The instructions are in the form of a large 16 page booklet on glossy paper and stapled at the spine. It is printed in color although most is reserved for the profiles of the aircraft supplied on the decal sheet. One page contains all the usual required these days, icon chart, safety warnings, parts map that with all the parts not used is most important, and a paint chart calling out Gunze numbers. Nine pages are used for assembly drawings which seem quite complete but the steps themselves are not numbered. Four and a third pages are the color profiles with paint and marking information and one page has all the stencil markings on it. All in all a most impressed set of instructions.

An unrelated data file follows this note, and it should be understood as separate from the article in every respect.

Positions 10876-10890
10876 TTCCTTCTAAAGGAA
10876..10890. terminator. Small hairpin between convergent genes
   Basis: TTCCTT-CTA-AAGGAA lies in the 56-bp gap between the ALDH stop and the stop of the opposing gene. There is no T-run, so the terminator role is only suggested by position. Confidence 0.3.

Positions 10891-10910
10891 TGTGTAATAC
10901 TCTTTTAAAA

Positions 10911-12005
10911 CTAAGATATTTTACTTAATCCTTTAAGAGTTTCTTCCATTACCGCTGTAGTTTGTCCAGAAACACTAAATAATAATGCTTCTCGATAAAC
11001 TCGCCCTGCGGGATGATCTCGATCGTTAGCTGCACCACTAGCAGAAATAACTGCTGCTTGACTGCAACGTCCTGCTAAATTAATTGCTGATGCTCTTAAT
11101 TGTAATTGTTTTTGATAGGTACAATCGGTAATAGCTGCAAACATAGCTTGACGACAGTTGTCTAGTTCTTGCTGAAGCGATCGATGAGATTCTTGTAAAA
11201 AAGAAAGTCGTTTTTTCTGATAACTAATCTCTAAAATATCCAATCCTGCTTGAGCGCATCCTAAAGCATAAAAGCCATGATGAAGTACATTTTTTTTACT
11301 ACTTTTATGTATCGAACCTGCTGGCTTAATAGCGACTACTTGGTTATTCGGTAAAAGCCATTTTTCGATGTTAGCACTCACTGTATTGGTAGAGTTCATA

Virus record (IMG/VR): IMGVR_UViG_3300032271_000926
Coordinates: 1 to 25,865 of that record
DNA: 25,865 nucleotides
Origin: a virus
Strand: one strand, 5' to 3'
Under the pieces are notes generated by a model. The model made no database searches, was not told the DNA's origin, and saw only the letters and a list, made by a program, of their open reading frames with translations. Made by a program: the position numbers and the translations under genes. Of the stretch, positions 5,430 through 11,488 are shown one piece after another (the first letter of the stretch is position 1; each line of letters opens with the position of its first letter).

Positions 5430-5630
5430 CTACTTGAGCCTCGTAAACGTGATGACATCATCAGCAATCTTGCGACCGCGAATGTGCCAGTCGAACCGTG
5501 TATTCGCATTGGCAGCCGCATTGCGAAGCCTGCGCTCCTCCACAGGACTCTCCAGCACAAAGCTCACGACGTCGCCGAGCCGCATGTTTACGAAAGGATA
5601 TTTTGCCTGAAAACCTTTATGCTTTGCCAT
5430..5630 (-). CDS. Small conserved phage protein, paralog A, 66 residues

After Market Goodies
There really is not much need for after market in one of these ProfiPack kits but none the less there are plenty available. A check at your favorite online store will no doubt reveal more. I did opt for a set of resin wheels from Aires (4157) that are weighted (but not so much as to look flat) shown below. The kit wheels come from their earlier series kits and are too narrow for the G variants. They are quite nicely molded with a bit deeper detail than the kit supplied wheels and come with masks.
This is an extremely well detailed and molded kit that should produce a beautiful end result. Due to the complexity and known fit issues I would recommend it for experienced modelers only.
Links to kit build or reviews
An in box review can be found here.
Warplanes of the Third Reich by William Green